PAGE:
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My K Bank Experience


GMoney2312
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Just opened an account at K Bank today. I am an American with a Non Immigrant O Visa with multiple entry. After having them photo copy my passport and sign a couple of things yesterday, the appointment to actually get it done was today. The process took them 90 minutes- I was their first American at this branch(Seka, Bueng Kan). Two people working on it and often with another person on the phone helping them.

Then my Thai wife stepped up and it took her 15 minutes, of course.

Then the bank called us after we left. They missed a document for me to sign. They are actually going to drive to the house and get my signature. Wow, that is some service!💯

 

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  • 1 month later...

I've tried opening a bank account but they demanded that I get proof of thai address from immigration to proceed. 

I was leaving in few days later and I just gave up. 

I'm also American, married to Thai and I have a almost 4 year old kid. 

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On 10/31/2021 at 10:48 PM, Hussam said:

I've tried opening a bank account but they demanded that I get proof of thai address from immigration to proceed. 

I was leaving in few days later and I just gave up. 

I'm also American, married to Thai and I have a almost 4 year old kid. 

Most banks will now request proof of address, either in the form of a Yellow house book, or a residence certificate from Immigration, where you should have registered your place of residence.

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13 minutes ago, Faz said:

Most banks will now request proof of address, either in the form of a Yellow house book, or a residence certificate from Immigration, where you should have registered your place of residence.

@Faz > Many Immigration Offices won't  provide the Residence Certificate on simple request anymore, and want a 'formal request' for such residence certificate from the Thai agency that needs it for your business there.  So I presume that if your bank requires it for opening an account, that you would need to ask the bank for such 'formal request paper' in order to get it from the Thai Immigration Office.  Hopeless bureaucracy...

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Banks here are remarkably inconsistent as to what pieces of paper they want to open an account.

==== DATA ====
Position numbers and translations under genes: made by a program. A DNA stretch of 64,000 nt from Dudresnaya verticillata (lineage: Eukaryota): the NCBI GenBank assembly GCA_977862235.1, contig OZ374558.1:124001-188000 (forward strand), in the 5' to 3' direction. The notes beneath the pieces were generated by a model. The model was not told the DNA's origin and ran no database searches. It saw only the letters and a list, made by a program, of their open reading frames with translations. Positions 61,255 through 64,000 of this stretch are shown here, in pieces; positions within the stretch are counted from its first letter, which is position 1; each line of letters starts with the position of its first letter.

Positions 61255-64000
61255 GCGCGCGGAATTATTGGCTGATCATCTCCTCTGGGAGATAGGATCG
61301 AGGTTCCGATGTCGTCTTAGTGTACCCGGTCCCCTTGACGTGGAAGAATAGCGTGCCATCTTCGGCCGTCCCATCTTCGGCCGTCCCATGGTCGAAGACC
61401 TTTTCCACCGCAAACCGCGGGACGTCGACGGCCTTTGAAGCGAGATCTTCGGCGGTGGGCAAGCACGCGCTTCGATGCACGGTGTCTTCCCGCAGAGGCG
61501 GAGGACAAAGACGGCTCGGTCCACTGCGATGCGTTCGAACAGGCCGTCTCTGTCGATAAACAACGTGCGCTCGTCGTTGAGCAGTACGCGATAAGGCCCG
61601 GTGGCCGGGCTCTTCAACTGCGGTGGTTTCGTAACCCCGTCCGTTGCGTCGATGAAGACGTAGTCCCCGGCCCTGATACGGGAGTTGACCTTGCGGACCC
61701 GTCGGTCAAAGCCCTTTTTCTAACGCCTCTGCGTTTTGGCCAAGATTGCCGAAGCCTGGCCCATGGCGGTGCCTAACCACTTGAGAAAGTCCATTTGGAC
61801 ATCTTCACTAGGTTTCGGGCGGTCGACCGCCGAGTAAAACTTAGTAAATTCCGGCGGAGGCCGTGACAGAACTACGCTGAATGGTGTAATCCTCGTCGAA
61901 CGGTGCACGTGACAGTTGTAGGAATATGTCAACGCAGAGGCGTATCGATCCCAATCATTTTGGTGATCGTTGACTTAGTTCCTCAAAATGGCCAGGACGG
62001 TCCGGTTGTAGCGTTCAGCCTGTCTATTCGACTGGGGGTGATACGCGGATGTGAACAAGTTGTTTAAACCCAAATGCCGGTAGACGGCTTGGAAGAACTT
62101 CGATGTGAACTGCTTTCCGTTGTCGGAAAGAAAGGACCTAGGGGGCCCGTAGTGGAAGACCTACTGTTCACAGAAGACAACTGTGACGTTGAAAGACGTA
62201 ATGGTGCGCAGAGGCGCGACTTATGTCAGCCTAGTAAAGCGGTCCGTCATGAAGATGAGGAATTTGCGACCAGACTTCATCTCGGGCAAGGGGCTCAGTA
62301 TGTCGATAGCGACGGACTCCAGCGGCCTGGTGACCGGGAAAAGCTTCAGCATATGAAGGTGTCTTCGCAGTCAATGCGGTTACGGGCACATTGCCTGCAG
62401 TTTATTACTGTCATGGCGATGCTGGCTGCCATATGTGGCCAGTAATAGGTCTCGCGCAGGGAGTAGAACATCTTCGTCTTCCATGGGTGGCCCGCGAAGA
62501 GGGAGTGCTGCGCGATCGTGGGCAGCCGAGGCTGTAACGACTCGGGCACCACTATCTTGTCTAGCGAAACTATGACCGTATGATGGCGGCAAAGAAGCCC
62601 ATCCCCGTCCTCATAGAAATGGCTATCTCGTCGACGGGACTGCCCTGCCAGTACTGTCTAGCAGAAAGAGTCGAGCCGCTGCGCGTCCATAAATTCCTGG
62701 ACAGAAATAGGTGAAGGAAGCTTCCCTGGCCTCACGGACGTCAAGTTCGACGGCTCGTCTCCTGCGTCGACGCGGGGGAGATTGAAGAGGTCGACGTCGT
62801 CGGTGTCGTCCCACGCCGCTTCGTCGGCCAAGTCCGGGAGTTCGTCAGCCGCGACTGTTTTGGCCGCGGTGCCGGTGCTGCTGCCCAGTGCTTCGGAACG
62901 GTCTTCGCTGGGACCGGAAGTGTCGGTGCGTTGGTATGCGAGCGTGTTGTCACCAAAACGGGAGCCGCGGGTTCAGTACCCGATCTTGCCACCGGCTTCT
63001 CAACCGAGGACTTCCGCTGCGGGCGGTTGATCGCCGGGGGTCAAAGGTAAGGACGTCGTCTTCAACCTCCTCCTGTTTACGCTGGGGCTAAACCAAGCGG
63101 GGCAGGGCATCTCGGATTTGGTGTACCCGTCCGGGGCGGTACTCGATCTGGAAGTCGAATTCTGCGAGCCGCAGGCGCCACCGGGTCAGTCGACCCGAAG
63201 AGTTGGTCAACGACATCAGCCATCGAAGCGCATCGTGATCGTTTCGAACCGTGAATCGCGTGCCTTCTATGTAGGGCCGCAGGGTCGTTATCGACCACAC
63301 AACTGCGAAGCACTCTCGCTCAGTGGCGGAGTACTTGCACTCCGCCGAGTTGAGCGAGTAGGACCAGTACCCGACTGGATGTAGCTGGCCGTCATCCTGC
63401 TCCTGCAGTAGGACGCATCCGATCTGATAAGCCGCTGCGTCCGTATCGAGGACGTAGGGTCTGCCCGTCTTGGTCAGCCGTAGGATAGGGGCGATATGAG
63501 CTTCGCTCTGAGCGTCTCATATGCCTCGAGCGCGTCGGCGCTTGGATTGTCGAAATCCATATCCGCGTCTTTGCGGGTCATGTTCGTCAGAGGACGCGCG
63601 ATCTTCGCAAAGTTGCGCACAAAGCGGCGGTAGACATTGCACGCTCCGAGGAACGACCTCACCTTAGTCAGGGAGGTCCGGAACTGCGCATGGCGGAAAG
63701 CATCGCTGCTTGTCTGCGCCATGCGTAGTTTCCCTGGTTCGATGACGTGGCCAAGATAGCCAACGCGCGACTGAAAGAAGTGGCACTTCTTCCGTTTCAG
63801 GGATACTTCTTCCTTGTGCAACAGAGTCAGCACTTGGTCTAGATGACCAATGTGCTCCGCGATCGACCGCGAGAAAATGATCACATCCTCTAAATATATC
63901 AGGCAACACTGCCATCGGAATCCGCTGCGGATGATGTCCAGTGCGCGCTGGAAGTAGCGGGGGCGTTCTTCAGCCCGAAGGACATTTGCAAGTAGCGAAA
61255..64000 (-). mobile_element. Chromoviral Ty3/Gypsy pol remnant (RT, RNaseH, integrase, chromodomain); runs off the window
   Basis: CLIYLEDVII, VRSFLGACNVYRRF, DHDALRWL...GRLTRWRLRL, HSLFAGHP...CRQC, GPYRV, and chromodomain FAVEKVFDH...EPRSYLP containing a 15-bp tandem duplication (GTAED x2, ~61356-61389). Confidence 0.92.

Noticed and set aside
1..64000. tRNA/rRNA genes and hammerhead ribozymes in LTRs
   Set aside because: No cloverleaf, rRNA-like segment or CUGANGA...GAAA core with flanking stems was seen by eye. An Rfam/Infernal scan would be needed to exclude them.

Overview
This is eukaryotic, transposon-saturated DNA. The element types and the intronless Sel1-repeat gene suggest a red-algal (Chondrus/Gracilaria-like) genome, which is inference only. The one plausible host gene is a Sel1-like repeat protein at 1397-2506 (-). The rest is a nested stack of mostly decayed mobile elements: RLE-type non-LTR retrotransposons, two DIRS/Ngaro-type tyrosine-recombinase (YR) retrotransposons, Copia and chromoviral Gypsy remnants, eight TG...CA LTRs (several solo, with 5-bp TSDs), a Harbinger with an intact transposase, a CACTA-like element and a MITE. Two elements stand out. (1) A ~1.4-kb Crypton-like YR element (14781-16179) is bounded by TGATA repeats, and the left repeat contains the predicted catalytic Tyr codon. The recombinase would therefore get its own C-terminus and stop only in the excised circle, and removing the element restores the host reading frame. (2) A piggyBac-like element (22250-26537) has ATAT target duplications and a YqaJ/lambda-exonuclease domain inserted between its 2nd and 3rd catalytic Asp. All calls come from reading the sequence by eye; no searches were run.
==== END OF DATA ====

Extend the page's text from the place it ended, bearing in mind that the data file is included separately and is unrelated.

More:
I have had an account with SCB head office in Bangkok for probably twenty years.  I don't remember what documents were required.

About 8 years ago I wanted to open an account with SCB in my local town.  They insisted I needed a work permit to do so.  I have never worked here and so I have never had a work permit.  No account.

This year I went to SCB in the provincial capital 30 kilometres away and they were happy to open an account for me.  The only document required was my passport.

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5 minutes ago, BlueSphinx said:

@Faz > Many Immigration Offices won't  provide the Residence Certificate on simple request anymore, and want a 'formal request' for such residence certificate from the Thai agency that needs it for your business there.  So I presume that if your bank requires it for opening an account, that you would need to ask the bank for such 'formal request paper' in order to get it from the Thai Immigration Office.  Hopeless bureaucracy...

The application form for a residence certificate only lists two reasons for requesting the certificate.
A Driving licence, or buying/selling a motorcycle or car.

In my experience if requesting a residence certificate for the purpose of opening a bank account (not listed), Immigration will issue a RC for that reason without a request from the bank.
In the event they did, it should be possible to obtain such a request from the bank anyway.

I had dealing with a member last week ( @Silky8) where the bank where requesting a Yellow book to open an account. I gave him some advice and he obtained a residence certificate from Immigration, which on return to the bank they accepted as proof of address.